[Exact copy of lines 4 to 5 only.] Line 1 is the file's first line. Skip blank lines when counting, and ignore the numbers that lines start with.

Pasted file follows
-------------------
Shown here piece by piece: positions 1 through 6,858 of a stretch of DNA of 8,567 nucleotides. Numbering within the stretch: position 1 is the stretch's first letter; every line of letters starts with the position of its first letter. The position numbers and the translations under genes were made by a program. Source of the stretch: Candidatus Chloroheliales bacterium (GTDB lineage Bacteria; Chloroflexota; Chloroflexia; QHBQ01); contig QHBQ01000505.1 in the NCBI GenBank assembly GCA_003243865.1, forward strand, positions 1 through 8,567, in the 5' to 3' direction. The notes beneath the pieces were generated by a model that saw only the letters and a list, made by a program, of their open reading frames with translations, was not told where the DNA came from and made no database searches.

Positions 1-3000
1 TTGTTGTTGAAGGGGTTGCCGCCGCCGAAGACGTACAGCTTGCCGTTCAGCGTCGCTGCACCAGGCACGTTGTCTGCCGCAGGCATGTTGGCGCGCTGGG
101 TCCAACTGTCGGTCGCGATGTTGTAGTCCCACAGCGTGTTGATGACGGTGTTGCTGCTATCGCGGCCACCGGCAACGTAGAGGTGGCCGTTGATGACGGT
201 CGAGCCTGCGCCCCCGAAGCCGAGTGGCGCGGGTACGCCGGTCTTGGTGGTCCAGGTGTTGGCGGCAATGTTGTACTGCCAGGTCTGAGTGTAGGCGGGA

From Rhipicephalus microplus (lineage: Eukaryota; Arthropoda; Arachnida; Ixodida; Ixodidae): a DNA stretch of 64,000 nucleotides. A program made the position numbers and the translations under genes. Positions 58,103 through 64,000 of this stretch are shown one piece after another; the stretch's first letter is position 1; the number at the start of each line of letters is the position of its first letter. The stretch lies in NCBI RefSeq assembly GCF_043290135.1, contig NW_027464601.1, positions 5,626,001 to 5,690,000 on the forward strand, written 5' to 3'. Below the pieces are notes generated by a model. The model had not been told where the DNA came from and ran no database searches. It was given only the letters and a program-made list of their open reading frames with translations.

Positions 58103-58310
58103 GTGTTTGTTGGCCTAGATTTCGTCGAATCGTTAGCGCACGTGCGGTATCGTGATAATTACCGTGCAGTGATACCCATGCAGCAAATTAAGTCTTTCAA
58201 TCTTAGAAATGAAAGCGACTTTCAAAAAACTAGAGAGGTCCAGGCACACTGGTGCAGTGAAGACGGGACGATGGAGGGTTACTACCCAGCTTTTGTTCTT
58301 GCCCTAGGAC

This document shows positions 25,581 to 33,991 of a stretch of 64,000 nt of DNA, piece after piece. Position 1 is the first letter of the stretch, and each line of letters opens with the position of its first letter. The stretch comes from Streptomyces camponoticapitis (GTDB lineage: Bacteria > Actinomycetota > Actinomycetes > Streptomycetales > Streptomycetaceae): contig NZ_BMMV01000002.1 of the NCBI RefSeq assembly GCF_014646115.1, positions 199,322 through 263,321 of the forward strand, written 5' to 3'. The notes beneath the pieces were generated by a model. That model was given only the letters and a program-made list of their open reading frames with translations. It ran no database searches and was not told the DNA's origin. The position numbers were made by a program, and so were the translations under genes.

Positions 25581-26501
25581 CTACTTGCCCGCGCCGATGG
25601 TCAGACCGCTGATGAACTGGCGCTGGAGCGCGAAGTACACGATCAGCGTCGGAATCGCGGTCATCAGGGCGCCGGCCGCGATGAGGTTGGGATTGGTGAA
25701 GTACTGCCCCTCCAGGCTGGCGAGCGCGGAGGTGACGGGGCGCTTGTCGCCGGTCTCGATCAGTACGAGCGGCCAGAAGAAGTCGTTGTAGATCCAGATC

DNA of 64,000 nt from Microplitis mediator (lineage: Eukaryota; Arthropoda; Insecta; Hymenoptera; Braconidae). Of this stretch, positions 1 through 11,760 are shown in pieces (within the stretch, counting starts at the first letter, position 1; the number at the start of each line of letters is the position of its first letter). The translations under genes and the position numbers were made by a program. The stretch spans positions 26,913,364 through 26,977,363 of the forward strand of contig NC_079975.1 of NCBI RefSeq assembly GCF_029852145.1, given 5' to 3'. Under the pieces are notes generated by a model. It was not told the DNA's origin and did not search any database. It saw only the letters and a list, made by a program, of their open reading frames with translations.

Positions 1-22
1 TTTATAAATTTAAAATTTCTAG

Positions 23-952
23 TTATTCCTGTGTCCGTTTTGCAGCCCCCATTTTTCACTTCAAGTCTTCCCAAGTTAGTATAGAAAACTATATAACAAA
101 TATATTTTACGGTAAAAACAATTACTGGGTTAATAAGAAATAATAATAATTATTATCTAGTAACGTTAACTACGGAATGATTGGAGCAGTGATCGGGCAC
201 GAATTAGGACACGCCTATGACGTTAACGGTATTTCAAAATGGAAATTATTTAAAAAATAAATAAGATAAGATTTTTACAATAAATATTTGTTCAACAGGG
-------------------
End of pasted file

101 TCCAACTGTCGGTCGCGATGTTGTAGTCCCACAGCGTGTTGATGACGGTGTTGCTGCTATCGCGGCCACCGGCAACGTAGAGGTGGCCGTTGATGACGGT
201 CGAGCCTGCGCCCCCGAAGCCGAGTGGCGCGGGTACGCCGGTCTTGGTGGTCCAGGTGTTGGCGGCAATGTTGTACTGCCAGGTCTGAGTGTAGGCGGGA